What gear do you use and recommend?

For live session I usually use two turntables (usually Technics Sl-1210 MKII), two USB players (Pioneer CDJ or XDJ, any version with USB option), DJ mixer (I'm not picky about that, I have Numark M6 USB Black with 4 channels for myself, and on session usually I use Allen & Heath Xone 42 Black or Pioneer DJM any type), SE1 siren from Rigsmith with delay and mic (I prefer Shure's microphones).

Sometimes I use laptop with Traktor software, which is connected to Traktor Audio 6 soundcard. Then I have two separate channels that go into a Numark M6 DJ mixer.

For production, I’m working in Steinberg Cubase DAW software, Focusrite Scarlett 18i20 3rd Gen soundcard and Soundcraft signature 16 mixer. I'm using 8 channels on Soundcraft for multitracks and two channels for delay and reverb. With time I want to gather some more effects so 16 channels is perfect for me, and Soundcraft have 4 AUX sends so I can plug in up to 4 external effects. Reverb is integrated in mixer (Lexicon Effects Engine), which is amazing, and there is no need to get external one.

Everybody is using something different. It really depends on what you want to do on your sessions, but some standard equipment like Technics 1210 MK2 turntable or any CDJ would be a great basic start.

Produce as much as you can

What practical advice do you have for performing a live production?

Produce as much as you can because then you’re always learning, and with some time your knowledge will improve and your tracks will be of better quality.

Any useful tips for new artists, both in terms of generally starting out and also using gear in their sets?

Know about the equipment you're working on! Read manuals and learn how to connect it yourself. Often you will come to a place where you need to do stuff on your own, and if you don't have any knowledge about the equipment you’ll have a bad time. Also experiment with stuff you have, practice a lot and sooner or later you will feel very comfortable on the DJ desk.

Watch Keser

Connect With KESER
Facebook


Shantea Controls

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Igor aka “Shantea Controls” is a selector based in Zagreb, Croatia who has been building custom MIDI controllers for over 10 years, as well as managing an open-source platform called OpenDeck to allow people to setup their performance the way they like it.

What gear do you use and recommend? 

Focusrite Scarlett 2i4, Sennheiser HD-25, my Cardamom (a custom build MIDI controller with touchscreen) as well as my Dell XPS. My advice is to get the gear that gets in your way the least! The simpler the better – try to use minimal equipment to achieve the sound you are after

What practical advice do you have for performing a live production?

Keep it simple - get some keyboards and loop stations. The brand doesn’t matter but I do recommend the above – No need to overkill it when you are just starting out. Keep striving to improve and believe in yourself. Find your own style, just practice, practice, practice.

The simpler the better – try to use minimal equipment to achieve the sound you are after

Any useful tips for new artists, both in terms of generally starting out and also using gear in their sets?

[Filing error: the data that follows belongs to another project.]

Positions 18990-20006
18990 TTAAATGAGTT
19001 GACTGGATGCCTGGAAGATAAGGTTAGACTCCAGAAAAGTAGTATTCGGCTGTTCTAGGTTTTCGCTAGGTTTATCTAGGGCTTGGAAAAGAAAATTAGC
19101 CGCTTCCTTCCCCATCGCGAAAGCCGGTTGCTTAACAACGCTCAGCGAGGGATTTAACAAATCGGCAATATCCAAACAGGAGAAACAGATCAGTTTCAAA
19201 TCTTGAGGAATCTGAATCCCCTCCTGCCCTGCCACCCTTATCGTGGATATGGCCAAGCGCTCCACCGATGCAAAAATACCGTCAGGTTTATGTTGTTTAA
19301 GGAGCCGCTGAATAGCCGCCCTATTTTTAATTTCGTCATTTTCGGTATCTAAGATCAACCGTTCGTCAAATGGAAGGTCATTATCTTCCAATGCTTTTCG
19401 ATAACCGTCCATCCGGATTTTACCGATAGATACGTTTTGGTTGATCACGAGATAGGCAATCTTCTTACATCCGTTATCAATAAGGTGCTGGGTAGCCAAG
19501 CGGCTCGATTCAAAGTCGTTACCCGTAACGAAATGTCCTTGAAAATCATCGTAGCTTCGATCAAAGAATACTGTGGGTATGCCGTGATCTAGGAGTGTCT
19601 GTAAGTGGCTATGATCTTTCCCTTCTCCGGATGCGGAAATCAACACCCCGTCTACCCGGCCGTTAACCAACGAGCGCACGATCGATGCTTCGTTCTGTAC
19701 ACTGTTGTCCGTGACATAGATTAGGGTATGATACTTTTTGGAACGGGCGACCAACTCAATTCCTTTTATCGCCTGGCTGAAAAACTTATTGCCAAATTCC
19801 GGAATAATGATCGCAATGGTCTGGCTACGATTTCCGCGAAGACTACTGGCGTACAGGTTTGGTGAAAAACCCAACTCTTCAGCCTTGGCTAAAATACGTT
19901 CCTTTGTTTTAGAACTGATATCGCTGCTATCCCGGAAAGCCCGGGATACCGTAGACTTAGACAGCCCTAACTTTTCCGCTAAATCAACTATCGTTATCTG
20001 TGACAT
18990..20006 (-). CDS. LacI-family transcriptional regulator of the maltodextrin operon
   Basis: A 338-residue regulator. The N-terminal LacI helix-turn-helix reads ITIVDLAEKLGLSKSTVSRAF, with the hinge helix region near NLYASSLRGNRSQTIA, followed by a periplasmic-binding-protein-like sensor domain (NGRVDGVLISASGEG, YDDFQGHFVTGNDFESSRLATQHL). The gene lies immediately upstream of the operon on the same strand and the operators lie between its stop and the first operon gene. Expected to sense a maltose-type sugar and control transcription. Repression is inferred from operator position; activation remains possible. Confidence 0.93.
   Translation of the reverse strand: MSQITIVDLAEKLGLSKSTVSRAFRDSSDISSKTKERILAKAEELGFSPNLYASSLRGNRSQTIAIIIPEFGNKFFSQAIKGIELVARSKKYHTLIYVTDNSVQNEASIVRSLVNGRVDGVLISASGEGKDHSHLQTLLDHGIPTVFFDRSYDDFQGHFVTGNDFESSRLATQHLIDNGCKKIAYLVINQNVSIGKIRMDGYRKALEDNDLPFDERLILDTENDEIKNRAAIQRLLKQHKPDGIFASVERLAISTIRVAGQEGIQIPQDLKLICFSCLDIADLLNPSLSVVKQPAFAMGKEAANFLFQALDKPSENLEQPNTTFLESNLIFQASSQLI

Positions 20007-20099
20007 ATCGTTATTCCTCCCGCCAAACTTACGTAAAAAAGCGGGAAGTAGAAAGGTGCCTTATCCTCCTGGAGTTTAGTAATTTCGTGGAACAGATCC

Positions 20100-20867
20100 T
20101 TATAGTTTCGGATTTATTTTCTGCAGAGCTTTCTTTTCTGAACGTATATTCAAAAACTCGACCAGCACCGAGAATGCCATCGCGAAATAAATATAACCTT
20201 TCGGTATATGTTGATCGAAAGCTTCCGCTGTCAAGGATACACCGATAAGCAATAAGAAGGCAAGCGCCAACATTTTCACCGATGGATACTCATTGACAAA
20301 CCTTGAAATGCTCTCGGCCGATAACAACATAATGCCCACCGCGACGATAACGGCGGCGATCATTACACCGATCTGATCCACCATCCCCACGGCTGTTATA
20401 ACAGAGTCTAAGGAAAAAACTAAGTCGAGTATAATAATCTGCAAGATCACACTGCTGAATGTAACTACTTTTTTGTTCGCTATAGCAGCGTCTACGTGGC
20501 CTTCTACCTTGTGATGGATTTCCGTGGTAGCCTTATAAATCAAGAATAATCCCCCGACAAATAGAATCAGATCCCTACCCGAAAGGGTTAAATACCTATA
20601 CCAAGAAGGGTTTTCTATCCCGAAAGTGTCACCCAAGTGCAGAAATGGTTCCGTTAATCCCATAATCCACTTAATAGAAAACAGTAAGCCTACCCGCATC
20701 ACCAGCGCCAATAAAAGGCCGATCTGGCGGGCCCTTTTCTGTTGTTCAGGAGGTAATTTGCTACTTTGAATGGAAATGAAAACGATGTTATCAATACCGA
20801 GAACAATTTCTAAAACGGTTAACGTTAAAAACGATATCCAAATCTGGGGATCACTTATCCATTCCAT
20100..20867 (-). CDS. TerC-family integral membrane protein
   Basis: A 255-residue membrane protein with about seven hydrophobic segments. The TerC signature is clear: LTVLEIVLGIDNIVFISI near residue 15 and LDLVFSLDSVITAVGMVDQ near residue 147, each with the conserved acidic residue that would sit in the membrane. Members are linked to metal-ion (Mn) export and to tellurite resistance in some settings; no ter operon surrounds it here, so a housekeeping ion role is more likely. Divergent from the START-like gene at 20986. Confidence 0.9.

You don’t need to spend a huge amount of money on the best gear. Standard monitors, keyboard and general equipment will do just fine, save your resources! For example, you just need to learn how your monitors sound and you can then translate this into any situation. If you are going to spend some serious money however, there are some great shouts for high quality sound and samples. Serum and Nexus 2 as I mentioned before are great, but you should also look at a good EQ and a loudness meter, especially if you would like to master your tracks post performance/recording.

Connect With Shantea Controls
Website / Mixcloud / Github


MRADAR

Article photo - Getting into Dub & Reggae: Gear, Techniques and Practical Advice from Established Artists

Zagreb based DJ/Producer and record collector MRADAR offers his short but succinct advice on gear and live performances.

What gear do you use and recommend?

Steinberg Cubase, Slate Digital collection and Shure Microphones

Get in the studio with other artists to see how they have perfected their craft

What practical advice do you have for performing a live production?

Keep it simple, practice and make sure you rely on your friends for good honest advice.

Any useful tips for new artists, both in terms of generally starting out and also using gear in their sets?

Get in the studio with other artists to see how they have perfected their craft. You can always gain inspiration from others. The same goes for checking out other performances

About Aron Peak

A passionate writer with diverse interests, an eclectic range of styles and over 5 years of experience writing for the likes of global music festivals, market leading technology companies and national arts and lifestyle outlets. Aron is also a professional music producer and runs his own record label Bare Bones. Over the past 7 years he has had multiple releases that have been supported both in the UK and Internationally (e.g. BBC Radio 1, EDC Las Vegas etc), and has toured across the world as a DJ.

Contact Aron Peak at aron.peak@musicngear.com